The pilot in Sunday's crash has been flying with the school for almost a year, Dekajlo said.

According to records, Reeva Gupta is a neurosurgery physician assistant at Mount Sinai West Hospital in Manhattan. 

A man who answered the phone at the Gupta family's New Jersey home declined to comment, asking for privacy.

Mount Sinai Hospital employees, meanwhile, have created a fundraising page to help offset the family's medical costs, along with transportation and lodging expenses. As of Monday evening, it had raised more than $61,000.

A preliminary Federal Aviation Administration report on Monday had earlier erroneously indicated that the person killed in the crash was a member of the flight crew.

Danny Waizman "is considered one of the safest flight schools at Republic," Dekajlo said. "This is not a fly-by-night, with one airplane, running out of his home. It actually has a physical office, and they have a fleet of aircraft that are very well maintained."

But this is not the first crash for the flight school in recent years.

In April 2019, a single-engine Cessna that was rented to the flight school crashed in a Valley Stream neighborhood with three men on board after running out of fuel in dense fog.

The pilot and passengers, all from South Korea, walked away virtually unscathed and no one on the ground was hurt, even though the plane came to rest just feet from a home after clipping a church and getting tangled in power lines.

There have been 54 plane crashes involving personal aircraft on Long Island since 2012, according to the National Transportation Safety Board. Of those crashes, 13 were fatal crashes that killed a total of 23 people, accident data shows.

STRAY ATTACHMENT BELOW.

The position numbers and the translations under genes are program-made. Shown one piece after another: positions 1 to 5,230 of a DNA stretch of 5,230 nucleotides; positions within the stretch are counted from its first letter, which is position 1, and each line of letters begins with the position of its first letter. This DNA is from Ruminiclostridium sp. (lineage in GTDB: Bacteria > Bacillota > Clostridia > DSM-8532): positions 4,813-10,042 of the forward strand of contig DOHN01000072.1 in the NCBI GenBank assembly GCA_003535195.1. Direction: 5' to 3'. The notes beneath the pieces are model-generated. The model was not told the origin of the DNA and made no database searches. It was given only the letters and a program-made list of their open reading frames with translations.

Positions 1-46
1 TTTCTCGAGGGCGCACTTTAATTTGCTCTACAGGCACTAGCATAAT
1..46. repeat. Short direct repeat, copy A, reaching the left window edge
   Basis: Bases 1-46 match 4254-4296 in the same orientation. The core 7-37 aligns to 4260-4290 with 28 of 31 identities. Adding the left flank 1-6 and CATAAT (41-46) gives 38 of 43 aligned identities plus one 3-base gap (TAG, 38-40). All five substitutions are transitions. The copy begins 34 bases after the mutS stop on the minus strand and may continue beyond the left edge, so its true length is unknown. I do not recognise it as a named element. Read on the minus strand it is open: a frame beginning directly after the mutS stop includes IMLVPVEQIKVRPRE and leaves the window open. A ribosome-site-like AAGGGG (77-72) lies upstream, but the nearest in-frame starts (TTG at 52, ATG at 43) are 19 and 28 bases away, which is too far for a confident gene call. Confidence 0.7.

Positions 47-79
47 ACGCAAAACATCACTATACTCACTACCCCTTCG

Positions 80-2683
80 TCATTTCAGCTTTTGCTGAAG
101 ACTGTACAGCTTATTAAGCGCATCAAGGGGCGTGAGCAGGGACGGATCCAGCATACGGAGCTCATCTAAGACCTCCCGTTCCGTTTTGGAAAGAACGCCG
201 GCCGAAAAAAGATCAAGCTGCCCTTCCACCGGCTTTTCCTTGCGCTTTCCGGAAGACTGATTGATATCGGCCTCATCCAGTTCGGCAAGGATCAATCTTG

In total, since 2012, there have been seven plane crashes at Republic Airport; none were fatal. Additionally, before Sunday, there were two nonfatal crashes involving planes that departed from Republic, and two fatal crashes that departed from there. One fatal crash took place in Farmingdale, with the other in 2018 in Melville involving a stunt pilot, the NTSB said.

The plane in Sunday's crash took off from Republic with three people on board at 2:18 p.m., according to John Rowan, the Suffolk County Police Department’s chief of detectives.

“That aircraft was attempting to return to Republic Airport, where unfortunately it did not make it,” Rowan said during a news conference Sunday near the scene around Wellwood Avenue. 

Nobody on the ground was hurt.

Kenny Stallone, chief of the North Lindenhurst Fire Department, said his team arrived on the scene within minutes of the crash and found that the victims had been pulled from the wreckage by civilians.

The victims, Stallone said Monday during a news conference near the crash scene, sustained severe burns, bruises, cuts and scrapes. 

The pilot, he said, was conscious and able to confirm to EMTs that there were three people on board the plane. He was later intubated by emergency personnel, Stallone said.

The victims were transported to Stony Brook by police medevac.

Despite the fatality, the crash, which occurred in a wooded area near several homes, could have been much worse, said Farmingdale State's Canders.

Pilots, he said, are trained to always consider where they can land in an emergency, such as a fire or engine failure, to avoid injuring or killing people on the ground.

"It is densely populated on Long Island, so we teach them to look for places that you may have to land the aircraft — open areas where there's not many trees and not a lot of houses," Canders said. "Get to a large football field or a park. That's part of the teaching."

Stallone suspects the pilot picked the wooded area to avoid striking any homes in the area.

"We are fortunate for that" he said, "because this could have been a lot worse."